• Clinical science

Finger injuries

Abstract

Finger injuries are very common and because there are many different possible injuries, only some of the more common flexor and extensor tendon as well as ligament injuries will be covered here. Injury is typically caused by lacerations (work place injury, road traffic accidents) or blunt force (e.g., ball sports, falling). For instance, forced extension of the distal interphalangeal joint (DIP) can damage the flexor digitorum profundus (FDP) tendon and lead to a loss of DIP flexion (Jersey finger). Forced flexion of the DIP causes extensor digitorum (ED) tendon injury, which results in a loss of DIP extension (mallet finger). Rupture/slippage of the central band of the ED tendon is primarily due to laceration or blunt injury and results in a hyperextension of the DIP with flexion of the PIP (Boutonniere deformity). Sudden forced hyperextension and abduction of the metacarpophalangeal joint (MCP) of the thumb can tear the ulnar collateral ligament (UCL) and cause laxity (Gamekeeper's thumb). While all flexor tendon injuries need to be surgically repaired, most extensor tendon and some ligament injuries can be managed conservatively with splints. Complete laceration or no response to conservative therapy are indications for surgical repair. Postoperative complications of tendon or ligament injuries include adhesions, joint contractures, and chronic joint deformities (e.g., swan-neck deformity, chronic mallet finger). Early recognition and treatment of injuries and their complications is necessary to prevent permanent disability.

Diagnostics

  • Physical examination (see "clinical features" below) [1]
  • X-ray: three views are taken (posterior-anterior, oblique, and lateral) to identify coexistent fractures[2]
  • Ultrasound: can detect complete lacerations [3]
  • MRI: provides accurate description of the extent of tendon or ligament injury[4]

Differential diagnoses

Differential diagnoses of finger injuries

Affected tendon(s) or ligament(s) Condition Mechanism of injury Clinical features Treatment Possible complications
Flexor digitorum profundus tendon Jersey finger
  • Sudden hyperextension of a flexed DIP (forced extension) [4][5]
  • Avulsion injury/rupture of the FDP tendon from its point of insertion[5] There may also be an avulsion fracture of the base of the distal phalanx.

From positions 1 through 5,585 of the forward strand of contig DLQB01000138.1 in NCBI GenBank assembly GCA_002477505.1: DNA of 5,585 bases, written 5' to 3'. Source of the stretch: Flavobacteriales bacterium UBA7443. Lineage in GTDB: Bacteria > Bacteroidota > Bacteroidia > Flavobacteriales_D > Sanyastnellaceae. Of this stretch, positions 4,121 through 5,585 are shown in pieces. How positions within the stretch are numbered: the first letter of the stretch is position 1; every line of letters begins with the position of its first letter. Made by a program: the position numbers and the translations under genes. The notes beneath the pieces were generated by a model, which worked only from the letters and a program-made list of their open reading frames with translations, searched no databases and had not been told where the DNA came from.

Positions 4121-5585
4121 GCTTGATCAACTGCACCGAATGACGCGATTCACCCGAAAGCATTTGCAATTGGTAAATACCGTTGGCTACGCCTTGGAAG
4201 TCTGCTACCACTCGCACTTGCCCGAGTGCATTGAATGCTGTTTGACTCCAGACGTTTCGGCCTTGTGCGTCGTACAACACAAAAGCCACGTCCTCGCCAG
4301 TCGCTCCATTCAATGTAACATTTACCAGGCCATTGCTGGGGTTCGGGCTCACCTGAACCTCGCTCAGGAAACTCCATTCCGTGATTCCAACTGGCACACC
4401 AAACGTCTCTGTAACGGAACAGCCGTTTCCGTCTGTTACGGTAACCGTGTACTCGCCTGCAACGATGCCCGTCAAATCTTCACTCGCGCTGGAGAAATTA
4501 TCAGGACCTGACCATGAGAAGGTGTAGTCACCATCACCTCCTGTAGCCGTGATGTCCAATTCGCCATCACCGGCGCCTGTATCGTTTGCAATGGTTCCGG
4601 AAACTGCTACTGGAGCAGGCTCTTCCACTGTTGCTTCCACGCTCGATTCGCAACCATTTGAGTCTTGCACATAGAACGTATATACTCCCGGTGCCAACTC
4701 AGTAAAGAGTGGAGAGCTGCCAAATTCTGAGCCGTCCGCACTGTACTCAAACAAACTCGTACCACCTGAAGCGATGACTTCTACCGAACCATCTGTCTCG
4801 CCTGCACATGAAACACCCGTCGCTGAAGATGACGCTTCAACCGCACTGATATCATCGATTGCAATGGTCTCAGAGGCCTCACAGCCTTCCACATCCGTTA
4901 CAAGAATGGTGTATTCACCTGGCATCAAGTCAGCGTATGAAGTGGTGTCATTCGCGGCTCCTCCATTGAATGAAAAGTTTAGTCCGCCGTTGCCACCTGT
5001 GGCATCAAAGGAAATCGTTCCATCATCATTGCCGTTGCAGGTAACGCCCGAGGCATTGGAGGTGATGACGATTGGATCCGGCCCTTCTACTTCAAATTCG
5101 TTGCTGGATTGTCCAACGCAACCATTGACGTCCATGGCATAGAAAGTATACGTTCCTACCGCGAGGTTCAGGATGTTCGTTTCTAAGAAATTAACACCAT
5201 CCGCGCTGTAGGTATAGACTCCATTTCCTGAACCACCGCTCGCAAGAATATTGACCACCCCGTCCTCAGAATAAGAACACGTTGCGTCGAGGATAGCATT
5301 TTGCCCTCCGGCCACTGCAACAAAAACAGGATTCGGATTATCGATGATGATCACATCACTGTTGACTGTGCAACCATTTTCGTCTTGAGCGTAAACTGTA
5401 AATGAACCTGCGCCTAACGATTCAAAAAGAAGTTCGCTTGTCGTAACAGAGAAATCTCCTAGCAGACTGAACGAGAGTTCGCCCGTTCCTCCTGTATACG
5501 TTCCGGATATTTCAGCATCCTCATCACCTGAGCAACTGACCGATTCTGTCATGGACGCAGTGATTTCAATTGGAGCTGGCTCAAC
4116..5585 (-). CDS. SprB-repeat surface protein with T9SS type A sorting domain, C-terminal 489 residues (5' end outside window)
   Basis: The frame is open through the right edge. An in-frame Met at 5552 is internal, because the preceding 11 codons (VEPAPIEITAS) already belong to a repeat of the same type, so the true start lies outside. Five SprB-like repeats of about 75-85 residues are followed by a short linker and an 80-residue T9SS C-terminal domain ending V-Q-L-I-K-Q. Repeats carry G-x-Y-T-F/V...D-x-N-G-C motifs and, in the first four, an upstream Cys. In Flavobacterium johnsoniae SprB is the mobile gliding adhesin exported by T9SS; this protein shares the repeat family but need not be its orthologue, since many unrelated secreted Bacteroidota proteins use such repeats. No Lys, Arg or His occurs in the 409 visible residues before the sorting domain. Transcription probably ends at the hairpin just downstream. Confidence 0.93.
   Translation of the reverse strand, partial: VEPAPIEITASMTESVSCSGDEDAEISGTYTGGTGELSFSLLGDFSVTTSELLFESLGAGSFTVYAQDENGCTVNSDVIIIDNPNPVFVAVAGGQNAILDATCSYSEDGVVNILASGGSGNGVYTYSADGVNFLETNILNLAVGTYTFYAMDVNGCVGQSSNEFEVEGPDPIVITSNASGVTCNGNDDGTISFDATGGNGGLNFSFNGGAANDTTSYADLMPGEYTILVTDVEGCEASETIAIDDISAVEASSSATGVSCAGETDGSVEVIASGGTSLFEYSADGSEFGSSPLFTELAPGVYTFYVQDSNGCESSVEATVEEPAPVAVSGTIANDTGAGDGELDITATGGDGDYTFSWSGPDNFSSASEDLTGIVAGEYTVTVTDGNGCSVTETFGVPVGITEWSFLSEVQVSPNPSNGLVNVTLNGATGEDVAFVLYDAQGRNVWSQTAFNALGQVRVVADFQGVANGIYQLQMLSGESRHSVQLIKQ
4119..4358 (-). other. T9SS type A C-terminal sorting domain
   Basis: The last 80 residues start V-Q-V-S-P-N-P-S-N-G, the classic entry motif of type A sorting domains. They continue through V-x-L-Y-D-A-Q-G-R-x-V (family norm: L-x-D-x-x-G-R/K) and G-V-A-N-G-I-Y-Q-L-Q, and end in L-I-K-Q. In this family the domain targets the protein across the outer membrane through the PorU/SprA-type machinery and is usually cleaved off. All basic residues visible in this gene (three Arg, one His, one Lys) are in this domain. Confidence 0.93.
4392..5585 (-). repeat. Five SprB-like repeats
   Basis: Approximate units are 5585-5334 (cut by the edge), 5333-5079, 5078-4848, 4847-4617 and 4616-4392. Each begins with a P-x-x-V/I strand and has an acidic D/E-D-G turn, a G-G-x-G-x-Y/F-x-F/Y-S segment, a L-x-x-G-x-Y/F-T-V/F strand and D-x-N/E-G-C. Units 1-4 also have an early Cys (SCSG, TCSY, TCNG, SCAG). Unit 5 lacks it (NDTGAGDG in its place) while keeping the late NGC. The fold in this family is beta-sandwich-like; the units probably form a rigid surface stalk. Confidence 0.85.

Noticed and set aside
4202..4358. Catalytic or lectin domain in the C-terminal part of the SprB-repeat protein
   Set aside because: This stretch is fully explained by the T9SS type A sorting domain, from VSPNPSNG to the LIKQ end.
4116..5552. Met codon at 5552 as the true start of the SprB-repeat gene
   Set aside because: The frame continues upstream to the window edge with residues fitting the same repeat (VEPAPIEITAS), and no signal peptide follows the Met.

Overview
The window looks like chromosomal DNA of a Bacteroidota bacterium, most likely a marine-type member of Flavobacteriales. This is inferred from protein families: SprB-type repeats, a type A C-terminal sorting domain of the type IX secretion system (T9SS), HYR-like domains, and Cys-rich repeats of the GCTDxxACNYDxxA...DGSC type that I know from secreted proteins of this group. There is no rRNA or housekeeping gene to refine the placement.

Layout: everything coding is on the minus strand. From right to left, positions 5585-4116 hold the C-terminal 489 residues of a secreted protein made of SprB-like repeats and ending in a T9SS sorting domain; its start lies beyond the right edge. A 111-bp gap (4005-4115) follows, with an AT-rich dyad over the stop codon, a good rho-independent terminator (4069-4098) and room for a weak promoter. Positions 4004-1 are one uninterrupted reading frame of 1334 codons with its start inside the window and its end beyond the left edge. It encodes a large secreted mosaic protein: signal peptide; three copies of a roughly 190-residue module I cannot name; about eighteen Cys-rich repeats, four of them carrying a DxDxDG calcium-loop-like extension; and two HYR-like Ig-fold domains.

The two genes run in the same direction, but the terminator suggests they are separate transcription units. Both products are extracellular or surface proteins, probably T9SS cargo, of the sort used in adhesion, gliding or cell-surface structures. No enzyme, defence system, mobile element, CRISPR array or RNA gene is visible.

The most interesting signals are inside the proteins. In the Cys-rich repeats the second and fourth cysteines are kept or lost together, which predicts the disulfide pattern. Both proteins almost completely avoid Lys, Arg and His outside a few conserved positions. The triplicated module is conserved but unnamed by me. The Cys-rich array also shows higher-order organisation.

• Pain, swelling of the DIP (palmar aspect)[5]
  • Loss of DIP flexion → the affected finger does not flex when making a fist [4][5]
  • Always surgical [6][5]
    • Primary repair [1].
    • Tendon graft
Extensor digitorum tendon Mallet finger
  • Sudden hyperflexion of the DIP (forced flexion) → avulsion/rupture of the distal portion of the ED tendon from the distal phalanx[1][4][8]
  • May be associated with an avulsion fracture of the distal phalanx[8]
  • Less commonly: laceration/crush injury of the distal phalanx
  • Loss of extension of the DIP [4]
  • Conservative: splint in extension position [1][4]
  • Surgical repair for:[1]
    • Displaced fracture
    • ≥ 45-degree extension deficit
Central band of extensor digitorum tendon Boutonniere deformity
  • Slippage/disruption of the central band of the ED [9][10]
  • Hyperextension of the DIP with flexion of the PIP[10]
  • Conservative: Splint the finger in extension[9] position for 6 weeks
  • Surgical repair: for chronic Boutonniere deformity (e.g., repair of the central band, tenotomy, arthrodesis)[9]

Ulnar collateral ligament (UCL) of the thumb[11]

Gamekeeper's thumb (Skier's thumb)
  • Hyperextension and sudden forced abduction of the MCP of the thumb (e.g., falling on the thumb; skiing injury) → UCL tears
  • Pain and swelling of the MCP joint of the thumb
  • Laxity of the thumb MCP joint
  • Weak pinch grip
  • Conservative: Thumb spica (splinting)
  • Surgical repair: for persistent deformities (e.g.: repair of the torn UCL; MCP joint fusion)[12]

The differential diagnoses listed here are not exhaustive.